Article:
Fibromyalgia (FM) is a chronic musculoskeletal pain condition that affects millions of people worldwide. Characterized by sensory hypersensitivity, it often results in reduced quality of life, limited physical activity, and psychological symptoms. Photobiomodulation (PBM) is a therapeutic intervention that uses light to stimulate the body's natural healing processes and has shown positive effects in relieving pain. However, there have been no studies on whole-body PBM intervention in subjects with FM.
Photobiomodulation works by using light energy to stimulate cellular function, resulting in the release of endorphins and other pain-relieving molecules. The treatment is non-invasive and can be administered in a doctor's office or at home using a device. The light energy is delivered via a device that emits specific wavelengths of light, which penetrate the skin and interact with cells in the body. The treatment is painless and has no known side effects, making it a safe alternative to traditional pain management methods.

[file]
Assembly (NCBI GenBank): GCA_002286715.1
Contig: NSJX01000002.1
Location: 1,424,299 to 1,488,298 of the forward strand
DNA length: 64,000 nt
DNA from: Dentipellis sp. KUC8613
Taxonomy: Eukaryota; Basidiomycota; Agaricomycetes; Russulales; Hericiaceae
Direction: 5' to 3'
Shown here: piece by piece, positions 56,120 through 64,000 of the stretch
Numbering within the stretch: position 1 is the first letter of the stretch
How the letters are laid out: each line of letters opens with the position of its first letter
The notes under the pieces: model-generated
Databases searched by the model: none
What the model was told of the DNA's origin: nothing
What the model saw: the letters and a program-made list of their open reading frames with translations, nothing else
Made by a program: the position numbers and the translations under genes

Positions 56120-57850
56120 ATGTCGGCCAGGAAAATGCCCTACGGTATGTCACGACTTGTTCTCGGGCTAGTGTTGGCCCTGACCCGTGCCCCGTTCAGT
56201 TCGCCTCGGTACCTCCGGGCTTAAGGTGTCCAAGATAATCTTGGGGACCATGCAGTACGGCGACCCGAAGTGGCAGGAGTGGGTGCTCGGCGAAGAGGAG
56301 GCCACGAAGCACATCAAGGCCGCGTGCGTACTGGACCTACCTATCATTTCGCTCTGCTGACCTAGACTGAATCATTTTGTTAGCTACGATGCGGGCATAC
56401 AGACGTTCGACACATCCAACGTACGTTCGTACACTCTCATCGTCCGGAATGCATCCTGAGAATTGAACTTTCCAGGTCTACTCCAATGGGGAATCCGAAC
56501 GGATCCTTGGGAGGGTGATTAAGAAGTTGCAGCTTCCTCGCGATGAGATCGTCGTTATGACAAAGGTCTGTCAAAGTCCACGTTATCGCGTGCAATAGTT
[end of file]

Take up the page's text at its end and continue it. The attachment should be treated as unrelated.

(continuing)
A clinical trial aimed to compare the effects of whole-body PBM with placebo PBM on pain, functionality, and psychological symptoms in patients suffering from FM. The study recruited 42 subjects from a private care practice, and the design was a randomized, triple-blinded, placebo-controlled clinical trial. Participants received 12 treatment sessions, and pain, quality of life, level of physical activity, and psychological factors were assessed at baseline, after session 6, after treatment, and at 2-week follow-up.
The trial found that there were significant improvements in pain reduction after 4 weeks and 2 weeks after the treatment compared to before the treatment. Also, the participants reported that their quality of life improved significantly after the sixth session of treatment, immediately after the treatment, and at the 2-week follow-up.